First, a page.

Au⋅⋅⋅H−C Hydrogen Bonds as Design Principle in Gold(I) Catalysis

Heidar Darmandeh, Julian Löffler, Nikolaos V. Tzouras, Busra Dereli, Thorsten Scherpf, Kai Stephan Feichtner, Sofie Vanden Broeck, Kristof Van Hecke, Marina Saab, Catherine S.J. Cazin, Luigi Cavallo, Steven P. Nolan*, Viktoria H. Gessner*

*Corresponding author for this work

Research output: Contribution to journalArticlepeer-review

43 Scopus citations


Secondary ligand–metal interactions are decisive in many catalytic transformations. While arene–gold interactions have repeatedly been reported as critical structural feature in many high-performance gold catalysts, we herein report that these interactions can also be replaced by Au⋅⋅⋅H−C hydrogen bonds without suffering any reduction in catalytic performance. Systematic experimental and computational studies on a series of ylide-substituted phosphines featuring either a PPh3 (PhYPhos) or PCy3 (CyYPhos) moiety showed that the arene-gold interaction in the aryl-substituted compounds is efficiently compensated by the formation of Au⋅⋅⋅H−C hydrogen bonds. The strongest interaction is found with the C−H moiety next to the onium center, which due to the polarization results in remarkably strong interactions with the shortest Au⋅⋅⋅H−C hydrogen bonds reported to date. Calorimetric studies on the formation of the gold complexes further confirmed that the PhYPhos and CyYPhos ligands form similarly stable complexes. Consequently, both ligands showed the same catalytic performance in the hydroamination, hydrophenoxylation and hydrocarboxylation of alkynes, thus demonstrating that Au⋅⋅⋅H−C hydrogen bonds are equally suited for the generation of highly effective gold catalysts than gold-arene interactions. The generality of this observation was confirmed by a comparative study between a biaryl phosphine ligand and its cyclohexyl-substituted derivative, which again showed identical catalytic performance. These observations clearly support Au⋅⋅⋅H−C hydrogen bonds as fundamental secondary interactions in gold catalysts, thus further increasing the number of design elements that can be used for future catalyst construction.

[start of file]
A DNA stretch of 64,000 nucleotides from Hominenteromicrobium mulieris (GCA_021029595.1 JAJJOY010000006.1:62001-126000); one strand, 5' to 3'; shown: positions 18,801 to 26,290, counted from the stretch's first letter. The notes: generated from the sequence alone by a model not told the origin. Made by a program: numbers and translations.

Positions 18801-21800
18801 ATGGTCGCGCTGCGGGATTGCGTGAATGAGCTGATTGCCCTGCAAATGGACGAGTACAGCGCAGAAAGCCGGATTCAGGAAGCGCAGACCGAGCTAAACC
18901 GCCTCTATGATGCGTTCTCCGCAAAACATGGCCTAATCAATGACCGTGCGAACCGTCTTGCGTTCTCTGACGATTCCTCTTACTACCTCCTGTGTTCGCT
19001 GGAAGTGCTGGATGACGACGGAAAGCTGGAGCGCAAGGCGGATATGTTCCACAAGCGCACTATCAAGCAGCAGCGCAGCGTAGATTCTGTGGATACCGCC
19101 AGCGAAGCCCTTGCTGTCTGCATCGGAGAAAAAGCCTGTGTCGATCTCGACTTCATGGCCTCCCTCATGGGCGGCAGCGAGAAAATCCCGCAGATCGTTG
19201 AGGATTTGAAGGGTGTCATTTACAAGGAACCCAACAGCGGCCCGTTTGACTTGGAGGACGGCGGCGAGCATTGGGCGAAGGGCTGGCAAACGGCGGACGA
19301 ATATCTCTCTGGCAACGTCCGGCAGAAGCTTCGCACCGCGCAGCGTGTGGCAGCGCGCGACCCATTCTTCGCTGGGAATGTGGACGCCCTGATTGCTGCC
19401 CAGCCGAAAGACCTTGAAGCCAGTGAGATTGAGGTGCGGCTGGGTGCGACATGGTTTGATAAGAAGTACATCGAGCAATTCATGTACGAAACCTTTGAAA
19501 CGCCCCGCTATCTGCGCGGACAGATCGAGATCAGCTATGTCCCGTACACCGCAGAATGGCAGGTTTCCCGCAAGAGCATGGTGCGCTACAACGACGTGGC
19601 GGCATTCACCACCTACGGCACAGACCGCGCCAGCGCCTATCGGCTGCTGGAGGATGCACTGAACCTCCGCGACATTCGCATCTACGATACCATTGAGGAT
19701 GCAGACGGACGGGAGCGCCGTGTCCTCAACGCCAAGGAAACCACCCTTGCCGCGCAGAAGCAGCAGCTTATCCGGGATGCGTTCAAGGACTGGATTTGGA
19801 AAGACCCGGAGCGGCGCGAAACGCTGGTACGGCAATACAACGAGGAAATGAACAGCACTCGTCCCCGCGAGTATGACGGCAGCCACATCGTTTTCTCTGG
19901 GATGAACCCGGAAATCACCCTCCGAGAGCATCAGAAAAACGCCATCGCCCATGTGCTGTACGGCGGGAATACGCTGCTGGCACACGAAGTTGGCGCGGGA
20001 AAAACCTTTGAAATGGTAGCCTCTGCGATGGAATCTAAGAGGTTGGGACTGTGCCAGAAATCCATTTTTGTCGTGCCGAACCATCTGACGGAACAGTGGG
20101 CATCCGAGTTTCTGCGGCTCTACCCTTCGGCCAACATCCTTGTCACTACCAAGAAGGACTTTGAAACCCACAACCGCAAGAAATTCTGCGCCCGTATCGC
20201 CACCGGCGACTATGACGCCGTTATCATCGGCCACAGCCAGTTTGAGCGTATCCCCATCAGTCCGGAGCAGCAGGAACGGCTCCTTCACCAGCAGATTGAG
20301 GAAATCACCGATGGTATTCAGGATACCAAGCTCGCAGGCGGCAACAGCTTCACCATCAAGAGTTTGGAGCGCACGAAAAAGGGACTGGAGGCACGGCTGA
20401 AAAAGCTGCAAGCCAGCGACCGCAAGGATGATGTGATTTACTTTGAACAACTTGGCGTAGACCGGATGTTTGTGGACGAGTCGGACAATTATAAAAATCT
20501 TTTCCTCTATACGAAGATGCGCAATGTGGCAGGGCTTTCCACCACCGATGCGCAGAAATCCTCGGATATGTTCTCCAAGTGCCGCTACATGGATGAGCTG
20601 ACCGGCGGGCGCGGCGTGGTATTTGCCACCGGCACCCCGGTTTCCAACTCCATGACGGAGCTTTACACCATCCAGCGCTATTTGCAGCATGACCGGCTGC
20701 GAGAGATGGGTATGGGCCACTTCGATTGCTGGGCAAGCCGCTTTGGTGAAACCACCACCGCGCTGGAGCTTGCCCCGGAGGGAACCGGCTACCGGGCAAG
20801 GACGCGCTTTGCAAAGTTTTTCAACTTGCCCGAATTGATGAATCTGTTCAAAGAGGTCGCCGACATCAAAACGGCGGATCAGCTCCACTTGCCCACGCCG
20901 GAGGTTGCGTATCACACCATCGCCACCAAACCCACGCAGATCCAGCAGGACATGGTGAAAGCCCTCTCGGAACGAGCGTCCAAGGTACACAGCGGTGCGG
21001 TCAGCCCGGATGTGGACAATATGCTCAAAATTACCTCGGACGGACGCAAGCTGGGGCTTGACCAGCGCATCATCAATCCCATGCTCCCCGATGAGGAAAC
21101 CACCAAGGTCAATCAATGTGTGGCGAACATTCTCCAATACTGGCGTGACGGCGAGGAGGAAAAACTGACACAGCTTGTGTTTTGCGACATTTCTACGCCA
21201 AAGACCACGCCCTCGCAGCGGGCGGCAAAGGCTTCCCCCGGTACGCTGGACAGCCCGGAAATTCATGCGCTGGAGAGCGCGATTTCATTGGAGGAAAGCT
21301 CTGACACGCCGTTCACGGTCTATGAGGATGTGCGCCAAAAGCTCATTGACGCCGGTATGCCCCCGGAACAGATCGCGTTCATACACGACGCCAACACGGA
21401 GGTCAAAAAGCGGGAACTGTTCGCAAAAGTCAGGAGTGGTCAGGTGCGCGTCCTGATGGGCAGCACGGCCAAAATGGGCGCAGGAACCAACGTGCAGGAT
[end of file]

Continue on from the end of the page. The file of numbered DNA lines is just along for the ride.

Original languageEnglish (US)
Pages (from-to)21014-21024
Number of pages11
JournalAngewandte Chemie - International Edition
Issue number38
StatePublished - Sep 13 2021


  • catalysis
  • gold
  • phosphines
  • secondary interactions
  • steric and electronic properties

ASJC Scopus subject areas

  • Catalysis
  • General Chemistry


Dive into the research topics of 'Au⋅⋅⋅H−C Hydrogen Bonds as Design Principle in Gold(I) Catalysis'. Together they form a unique fingerprint.

Cite this